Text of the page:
Monday, February 23, 2009

Q&A with Stephen Barrett M.D. of Quackwatch

Today's Q&A is with Stephen Barrett who runs the website among many others. Now on the the questions:

We'll treat this first question like it's the first day of a graduate seminar. Could you introduce yourself and talk a bit about your educational background and research interests?

(from Barrett, M.D., a retired psychiatrist who resides near Chapel Hill, North Carolina, has achieved national renown as an author, editor, and consumer advocate. In addition to heading Quackwatch, he is vice-president of the National Council Against Health Fraud, a scientific advisor to the American Council on Science and Health, and a Fellow of the Committee for the Scientific Investigation of Claims of the Paranormal (CSICOP). In 1984, he received an FDA Commissioner's Special Citation Award for Public Service in fighting nutrition quackery. In 1986, he was awarded honorary membership in the American Dietetic Association. From 1987 through 1989, he taught health education at The Pennsylvania State University. He is listed in Marquis Who's Who in America and received the 2001 Distinguished Service to Health Education Award from the American Association for Health Education.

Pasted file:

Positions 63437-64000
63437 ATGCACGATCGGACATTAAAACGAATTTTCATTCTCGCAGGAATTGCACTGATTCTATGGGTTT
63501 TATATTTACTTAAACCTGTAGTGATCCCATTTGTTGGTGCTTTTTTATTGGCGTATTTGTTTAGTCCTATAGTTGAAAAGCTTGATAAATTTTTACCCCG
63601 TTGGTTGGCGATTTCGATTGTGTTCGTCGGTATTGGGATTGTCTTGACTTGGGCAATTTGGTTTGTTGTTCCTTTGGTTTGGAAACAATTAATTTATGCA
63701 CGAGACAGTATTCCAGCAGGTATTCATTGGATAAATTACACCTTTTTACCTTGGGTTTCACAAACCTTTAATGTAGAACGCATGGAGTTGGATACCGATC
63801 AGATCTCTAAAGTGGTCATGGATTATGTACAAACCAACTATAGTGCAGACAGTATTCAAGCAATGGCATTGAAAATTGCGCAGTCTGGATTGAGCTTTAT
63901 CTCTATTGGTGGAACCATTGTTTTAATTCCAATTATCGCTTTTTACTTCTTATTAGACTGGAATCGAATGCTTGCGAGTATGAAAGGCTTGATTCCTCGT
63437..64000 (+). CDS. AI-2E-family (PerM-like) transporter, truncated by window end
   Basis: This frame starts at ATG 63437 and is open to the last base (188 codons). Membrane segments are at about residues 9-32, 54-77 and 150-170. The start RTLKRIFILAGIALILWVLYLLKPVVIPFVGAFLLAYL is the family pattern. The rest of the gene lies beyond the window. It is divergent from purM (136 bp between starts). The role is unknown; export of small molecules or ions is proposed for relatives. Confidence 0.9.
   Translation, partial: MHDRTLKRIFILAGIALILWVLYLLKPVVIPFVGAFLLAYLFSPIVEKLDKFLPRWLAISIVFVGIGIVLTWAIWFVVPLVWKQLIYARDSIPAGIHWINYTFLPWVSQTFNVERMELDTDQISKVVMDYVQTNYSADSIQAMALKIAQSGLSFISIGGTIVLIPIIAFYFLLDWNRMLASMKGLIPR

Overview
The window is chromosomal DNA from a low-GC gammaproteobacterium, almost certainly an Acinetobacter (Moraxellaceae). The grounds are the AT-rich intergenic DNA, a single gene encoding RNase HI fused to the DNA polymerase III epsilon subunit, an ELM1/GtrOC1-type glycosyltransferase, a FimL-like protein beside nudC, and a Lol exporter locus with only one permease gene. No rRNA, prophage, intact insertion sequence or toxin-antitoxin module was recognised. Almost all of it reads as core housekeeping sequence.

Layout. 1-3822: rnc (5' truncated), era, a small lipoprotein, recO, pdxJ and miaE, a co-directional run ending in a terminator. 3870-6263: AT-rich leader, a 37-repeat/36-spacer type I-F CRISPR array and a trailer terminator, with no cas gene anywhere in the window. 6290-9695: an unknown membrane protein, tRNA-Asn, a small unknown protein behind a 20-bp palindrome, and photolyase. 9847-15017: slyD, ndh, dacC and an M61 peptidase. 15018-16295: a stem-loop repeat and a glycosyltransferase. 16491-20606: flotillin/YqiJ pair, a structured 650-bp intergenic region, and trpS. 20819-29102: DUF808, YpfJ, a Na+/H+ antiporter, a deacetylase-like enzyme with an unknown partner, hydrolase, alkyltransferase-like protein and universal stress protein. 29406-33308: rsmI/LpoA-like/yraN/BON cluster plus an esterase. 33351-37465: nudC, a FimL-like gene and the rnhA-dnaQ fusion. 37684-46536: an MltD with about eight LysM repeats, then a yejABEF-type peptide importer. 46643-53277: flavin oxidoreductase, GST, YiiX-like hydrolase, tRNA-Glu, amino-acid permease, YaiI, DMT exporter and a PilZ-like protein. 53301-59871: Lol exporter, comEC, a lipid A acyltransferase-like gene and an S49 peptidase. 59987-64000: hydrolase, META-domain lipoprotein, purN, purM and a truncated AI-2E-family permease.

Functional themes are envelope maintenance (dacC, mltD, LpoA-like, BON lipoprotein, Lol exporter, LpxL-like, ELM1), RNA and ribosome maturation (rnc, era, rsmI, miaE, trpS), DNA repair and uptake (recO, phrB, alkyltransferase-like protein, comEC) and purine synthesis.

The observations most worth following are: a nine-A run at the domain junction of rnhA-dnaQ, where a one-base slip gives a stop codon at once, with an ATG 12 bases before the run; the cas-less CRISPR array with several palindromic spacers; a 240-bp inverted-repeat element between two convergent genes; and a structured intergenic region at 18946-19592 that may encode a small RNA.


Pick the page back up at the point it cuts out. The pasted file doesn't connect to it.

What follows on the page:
An expert in medical communications, Dr. Barrett operates 23 Web sites; edits Consumer Health Digest (a weekly electronic newsletter); is medical editor of Prometheus Books; and has been a peer-review panelist for several top medical journals. He has written more than 2,000 articles and delivered more than 300 talks at colleges, universities, medical schools, and professional meetings. His 50 books include The Health Robbers: A Close Look at Quackery in America and seven editions of the college textbook Consumer Health: A Guide to Intelligent Decisions. One book he edited, Vitamins and Minerals: Help or Harm?, by Charles Marshall, Ph.D., won the American Medical Writers Association award for best book of 1983 for the general public and became a special publication of Consumer Reports Books. His other classics include Dubious Cancer Treatment, published by the Florida Division of the American Cancer Society; Health Schemes, Scams, and Frauds, published by Consumer Reports Books; The Vitamin Pushers: How the "Health Food" Industry Is Selling America a Bill of Goods, published by Prometheus Books; and Reader's Guide to "Alternative" Health Methods, published by the American Medical Association. His media appearances include Dateline, the Today Show, Good Morning America, ABC Prime Time, Donahue, CNN, National Public Radio, and more than 200 radio and television talk show interviews.